On average, a person needs to pay about ¥9,992 for furniture and household products.

Furniture and household goods are two more things that add to your cost of living in Japan

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3. Groceries And Eating Out

Japanese food like seasonal vegetables and seafood, soybean products are relatively inexpensive at local supermarkets. You can even buy pre-cooked products at discounted prices shortly before closing time in the evening.

As the latest data on food spending from the Japanese Ministry of Internal Affairs and Communications shows, between January and May 2019, average national food and drink expenses for one person is roughly ¥32,997 a month. That included around ¥2,663 for cereals such as rice, bread, and noodles, ¥5,999 for meat and fish and ¥4,346 for fresh fruit and vegetables.

cost of living in Japan

Groceries is another expense, but it’s not really costly

Sometimes you may feel like eating out and you wonder “how much is a meal in Japan?” when you go out to eat. Well, on average, a meal at normal Japanese restaurants costs approximately between ¥1000 and ¥3000. During lunch hours, many restaurants offer inexpensive set menus (teishoku) at around ¥1000. Lunchboxes (bento), which are sold in convenience stores, department stores, train stations and at temporary stands in business areas are also a good deal.

Cafes and coffee house chains are quite popular in most Japanese cities. A typical cup of coffee at a coffee house chain is around ¥300, whereas prices at boutique cafes tend to be slightly higher.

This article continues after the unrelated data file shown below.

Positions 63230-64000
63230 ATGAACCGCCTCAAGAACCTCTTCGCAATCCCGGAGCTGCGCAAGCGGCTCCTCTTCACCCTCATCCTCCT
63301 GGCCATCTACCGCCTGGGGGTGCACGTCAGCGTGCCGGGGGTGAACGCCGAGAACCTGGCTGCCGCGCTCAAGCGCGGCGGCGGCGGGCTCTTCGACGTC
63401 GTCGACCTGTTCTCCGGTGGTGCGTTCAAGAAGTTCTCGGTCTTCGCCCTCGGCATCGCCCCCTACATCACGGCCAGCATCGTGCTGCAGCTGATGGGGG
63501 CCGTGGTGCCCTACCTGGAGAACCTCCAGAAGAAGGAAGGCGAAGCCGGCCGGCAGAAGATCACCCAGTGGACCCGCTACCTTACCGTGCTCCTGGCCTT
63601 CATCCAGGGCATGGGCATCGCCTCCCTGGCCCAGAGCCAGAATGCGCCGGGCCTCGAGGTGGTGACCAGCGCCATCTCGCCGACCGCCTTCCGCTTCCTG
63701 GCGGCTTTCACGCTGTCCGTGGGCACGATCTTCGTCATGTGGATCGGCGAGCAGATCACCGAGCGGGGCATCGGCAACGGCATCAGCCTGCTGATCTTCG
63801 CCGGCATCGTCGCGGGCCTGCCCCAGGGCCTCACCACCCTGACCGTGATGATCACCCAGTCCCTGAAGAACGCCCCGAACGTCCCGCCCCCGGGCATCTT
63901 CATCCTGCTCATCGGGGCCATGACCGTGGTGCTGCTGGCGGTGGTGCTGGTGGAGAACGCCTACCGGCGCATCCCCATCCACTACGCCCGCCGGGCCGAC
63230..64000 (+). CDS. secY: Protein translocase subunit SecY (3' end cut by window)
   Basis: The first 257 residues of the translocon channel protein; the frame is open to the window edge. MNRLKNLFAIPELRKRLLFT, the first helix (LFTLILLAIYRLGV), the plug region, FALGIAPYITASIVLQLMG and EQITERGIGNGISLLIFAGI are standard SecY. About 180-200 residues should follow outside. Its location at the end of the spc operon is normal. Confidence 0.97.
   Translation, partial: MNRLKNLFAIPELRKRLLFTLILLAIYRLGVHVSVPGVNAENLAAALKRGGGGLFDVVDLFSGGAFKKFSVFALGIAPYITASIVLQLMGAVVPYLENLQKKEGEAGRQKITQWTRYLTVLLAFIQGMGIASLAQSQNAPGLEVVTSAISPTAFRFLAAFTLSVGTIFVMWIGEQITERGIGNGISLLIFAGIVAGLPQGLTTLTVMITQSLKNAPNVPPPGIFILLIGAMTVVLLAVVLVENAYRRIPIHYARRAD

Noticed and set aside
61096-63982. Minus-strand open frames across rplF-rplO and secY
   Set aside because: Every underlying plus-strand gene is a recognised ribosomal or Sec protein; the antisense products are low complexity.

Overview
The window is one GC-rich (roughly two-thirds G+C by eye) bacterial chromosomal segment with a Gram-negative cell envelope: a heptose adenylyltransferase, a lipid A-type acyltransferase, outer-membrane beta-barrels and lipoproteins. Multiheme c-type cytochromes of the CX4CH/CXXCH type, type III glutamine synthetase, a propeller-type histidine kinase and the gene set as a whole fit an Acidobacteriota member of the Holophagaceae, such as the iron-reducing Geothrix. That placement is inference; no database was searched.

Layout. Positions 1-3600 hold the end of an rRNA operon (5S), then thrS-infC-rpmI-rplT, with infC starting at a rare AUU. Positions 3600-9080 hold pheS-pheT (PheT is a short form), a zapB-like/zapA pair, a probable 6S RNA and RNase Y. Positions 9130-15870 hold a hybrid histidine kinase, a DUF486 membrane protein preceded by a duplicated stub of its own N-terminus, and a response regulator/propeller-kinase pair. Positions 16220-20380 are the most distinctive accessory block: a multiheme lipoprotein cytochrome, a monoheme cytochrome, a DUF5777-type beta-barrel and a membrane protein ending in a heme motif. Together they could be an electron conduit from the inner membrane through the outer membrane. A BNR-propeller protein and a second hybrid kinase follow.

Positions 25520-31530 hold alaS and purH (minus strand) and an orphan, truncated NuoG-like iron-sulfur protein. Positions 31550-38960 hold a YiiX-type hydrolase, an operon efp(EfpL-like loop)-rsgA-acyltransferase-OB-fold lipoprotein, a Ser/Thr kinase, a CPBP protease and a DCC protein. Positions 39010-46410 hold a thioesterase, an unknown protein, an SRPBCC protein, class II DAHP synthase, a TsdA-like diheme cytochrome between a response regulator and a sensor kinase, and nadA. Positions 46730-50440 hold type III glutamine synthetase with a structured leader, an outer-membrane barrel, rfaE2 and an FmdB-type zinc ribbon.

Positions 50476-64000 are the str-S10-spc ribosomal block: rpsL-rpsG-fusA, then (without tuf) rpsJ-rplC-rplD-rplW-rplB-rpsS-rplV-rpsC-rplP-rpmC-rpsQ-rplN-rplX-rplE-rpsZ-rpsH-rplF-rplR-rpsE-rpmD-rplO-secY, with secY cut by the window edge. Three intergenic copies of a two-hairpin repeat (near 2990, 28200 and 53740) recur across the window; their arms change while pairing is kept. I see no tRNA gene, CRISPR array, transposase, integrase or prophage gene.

4. Connectivity

In Japan, mobile phones are available to those with a valid residence card and a Japanese bank account. ¥6000 per month is the average amount that you need to pay for conventional subscription plans, but you can get cheaper plans from around ¥2000 per month from discount operators.

For internet access at home, you should consider getting either a pocket wifi device (monthly fees from ¥2500) or subscribing to broadband or fiber optic internet (monthly fees from ¥4000).

5. Shopping

Another expenditure that adds to the cost of living in Japan is shopping costs. When you live in Japan, you may pay around ¥4,132 for clothing and footwear monthly.

If you want to get inexpensive clothes, you can go to the clothing department of chain hypermarkets such as Ito Yokado or affordable basic clothing stores such as Uniqlo. If you fancy more expensive fashion styles, department stores and boutiques should be your choice.

cost of living in Japan

Shopping is indispensable, so you also need to put it into your expenditure when you move to Japan

6. Services And Entertainment

The price of services like haircuts in Japan starts from ¥4000 for a cut, which usually includes a wash and blow-dry and sometimes a quick head massage. In some places, you can also get a quick haircut for around ¥1000.